“There are a lot of human experiences that challenge the limits of our language,” she said. “That’s one of the reasons that we have poetry.”
I’ve heard a lot of mixed things about this book ever since it first came out, so it’s easy to say I was a bit hesitant to read it myself. To be honest I wasn’t sure whether to read this book at all… But since I already had an e-copy and it came up as one of my TBR jar picks, I decided to just give it a go and see how things turn out. Love Letters To The Dead didn’t end up being a particularly bad read, but I wasn’t blown away by it either. While the whole ‘chapters in the form of letters’ idea seems rather original, it does look quite similar to The Perks of Being A Wallflower. That isn’t necessarily a bad thing, but as always with a comparison there is a winner and a loser and things aren’t looking good for this Love Letters To The Dead. What I did enjoy is that the main character Laurel writes her letters to famous deceased people that are related to whatever happens in the story: Kurt Cobain, E.E. Cummings, Janis Joplin, Amelia Earhart, Amy Winehouse… Those elements (especially the music and poetry references) were a nice touch to an otherwise quite repetitive story. Because that is what the rest of the plot basically is: a repetition of the same letter idea where Laurel is trying to figure out how to deal with the death of her sister. Laurel blames herself for her death, although she takes a long time revealing why that is. This was actually quite annoying, both because it made the story drag and the actual plot twist was not that great either.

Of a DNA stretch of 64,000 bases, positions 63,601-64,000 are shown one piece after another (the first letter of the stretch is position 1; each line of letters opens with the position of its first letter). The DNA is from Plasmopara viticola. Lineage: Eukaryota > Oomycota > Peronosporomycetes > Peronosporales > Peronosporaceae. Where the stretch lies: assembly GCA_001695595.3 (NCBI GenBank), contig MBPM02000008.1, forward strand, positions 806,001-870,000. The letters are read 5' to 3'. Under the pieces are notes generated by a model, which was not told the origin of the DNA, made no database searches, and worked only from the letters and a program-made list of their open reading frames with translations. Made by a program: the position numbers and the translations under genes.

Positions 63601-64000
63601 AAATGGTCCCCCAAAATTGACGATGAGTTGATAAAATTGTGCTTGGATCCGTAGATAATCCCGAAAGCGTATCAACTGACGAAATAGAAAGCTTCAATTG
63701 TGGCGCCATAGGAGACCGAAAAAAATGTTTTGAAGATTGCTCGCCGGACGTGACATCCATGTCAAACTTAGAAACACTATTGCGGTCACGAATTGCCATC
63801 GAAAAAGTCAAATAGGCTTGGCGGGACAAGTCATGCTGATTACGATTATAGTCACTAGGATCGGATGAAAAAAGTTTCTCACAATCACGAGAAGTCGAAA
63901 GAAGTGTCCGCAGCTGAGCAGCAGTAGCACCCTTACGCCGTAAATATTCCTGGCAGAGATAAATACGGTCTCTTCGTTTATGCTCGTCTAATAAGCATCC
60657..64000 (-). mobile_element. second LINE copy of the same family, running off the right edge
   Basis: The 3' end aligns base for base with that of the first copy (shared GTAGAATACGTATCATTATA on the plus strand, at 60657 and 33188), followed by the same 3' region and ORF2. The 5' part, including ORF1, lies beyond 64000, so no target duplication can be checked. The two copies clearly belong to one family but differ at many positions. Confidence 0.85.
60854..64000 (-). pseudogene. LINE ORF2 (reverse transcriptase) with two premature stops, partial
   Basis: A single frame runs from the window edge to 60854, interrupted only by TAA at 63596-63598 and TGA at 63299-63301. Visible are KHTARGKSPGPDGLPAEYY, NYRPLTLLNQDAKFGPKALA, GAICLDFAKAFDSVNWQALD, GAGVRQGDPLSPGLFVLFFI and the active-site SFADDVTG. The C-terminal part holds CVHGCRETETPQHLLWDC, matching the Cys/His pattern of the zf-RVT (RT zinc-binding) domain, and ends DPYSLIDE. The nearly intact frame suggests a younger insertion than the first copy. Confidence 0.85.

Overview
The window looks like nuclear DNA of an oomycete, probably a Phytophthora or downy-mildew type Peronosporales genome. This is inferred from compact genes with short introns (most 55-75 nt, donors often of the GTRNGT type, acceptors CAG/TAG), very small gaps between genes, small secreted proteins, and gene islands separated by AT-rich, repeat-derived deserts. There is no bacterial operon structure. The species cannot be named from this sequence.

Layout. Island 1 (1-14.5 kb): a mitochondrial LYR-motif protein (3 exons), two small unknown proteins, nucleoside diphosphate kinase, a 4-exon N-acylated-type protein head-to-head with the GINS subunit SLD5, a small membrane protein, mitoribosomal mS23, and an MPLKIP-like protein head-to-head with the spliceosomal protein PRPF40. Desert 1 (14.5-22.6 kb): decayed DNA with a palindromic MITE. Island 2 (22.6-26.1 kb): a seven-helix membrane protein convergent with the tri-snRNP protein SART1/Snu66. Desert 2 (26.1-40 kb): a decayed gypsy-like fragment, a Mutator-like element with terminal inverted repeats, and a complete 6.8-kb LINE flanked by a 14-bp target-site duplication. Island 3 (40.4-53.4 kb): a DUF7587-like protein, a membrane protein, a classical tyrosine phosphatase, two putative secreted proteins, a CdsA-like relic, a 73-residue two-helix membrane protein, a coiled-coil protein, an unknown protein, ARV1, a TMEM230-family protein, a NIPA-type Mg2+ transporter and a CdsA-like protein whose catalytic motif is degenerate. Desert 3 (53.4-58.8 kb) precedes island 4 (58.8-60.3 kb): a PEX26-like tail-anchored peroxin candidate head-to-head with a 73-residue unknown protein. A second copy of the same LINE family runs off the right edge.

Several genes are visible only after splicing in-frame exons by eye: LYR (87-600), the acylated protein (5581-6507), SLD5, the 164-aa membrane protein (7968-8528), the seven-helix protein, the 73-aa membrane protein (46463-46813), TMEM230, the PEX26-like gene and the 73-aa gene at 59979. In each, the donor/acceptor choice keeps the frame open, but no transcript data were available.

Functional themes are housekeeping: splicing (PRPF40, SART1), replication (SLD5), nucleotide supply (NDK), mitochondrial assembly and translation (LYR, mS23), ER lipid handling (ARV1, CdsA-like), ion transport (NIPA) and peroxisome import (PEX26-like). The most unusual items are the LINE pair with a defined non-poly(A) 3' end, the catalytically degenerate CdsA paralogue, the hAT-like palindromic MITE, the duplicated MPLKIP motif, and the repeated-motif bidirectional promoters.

(Why did she never tell anyone before?!) In short, while I liked some things of the story, there were other elements that made me enjoy this story a lot less than I would have hoped.
Laurel has been struggling to deal with the death of her sister May, and even decided to go to a different high school to avoid the stares full of pity. Laurel blames herself for May’s death, but isn’t ready to tell the truth about what happened yet as much as she doesn’t really know how to grieve for May either. An English assignment marks the beginning of a journey where she starts writing letters to famous dead people about both her feelings and what happens to her during her days. Slowly Laurel starts to accept the past and how life can go on without May… Starting high school, new friendships, learning to live with the new family situation, falling in love; life does go on even after such a terrible experience. But how do you really mourn for someone you haven’t forgiven yet? Can Laurel finally make peace with what happened?
I was almost afraid to read Love Letters To The Dead after hearing so many mixed opinions. And while I didn’t think it was a particularly bad read, I wasn’t blown away by it either… Some elements like the music and poetry references were really interesting, but others (repetitive plot, ‘big secret’ plot twist) made me enjoy this story a lot less than I thought I would. Would I recommend this novel by Ava Dellaira? With all those mixed reviews out there, I guess I would leave that up to your own decision.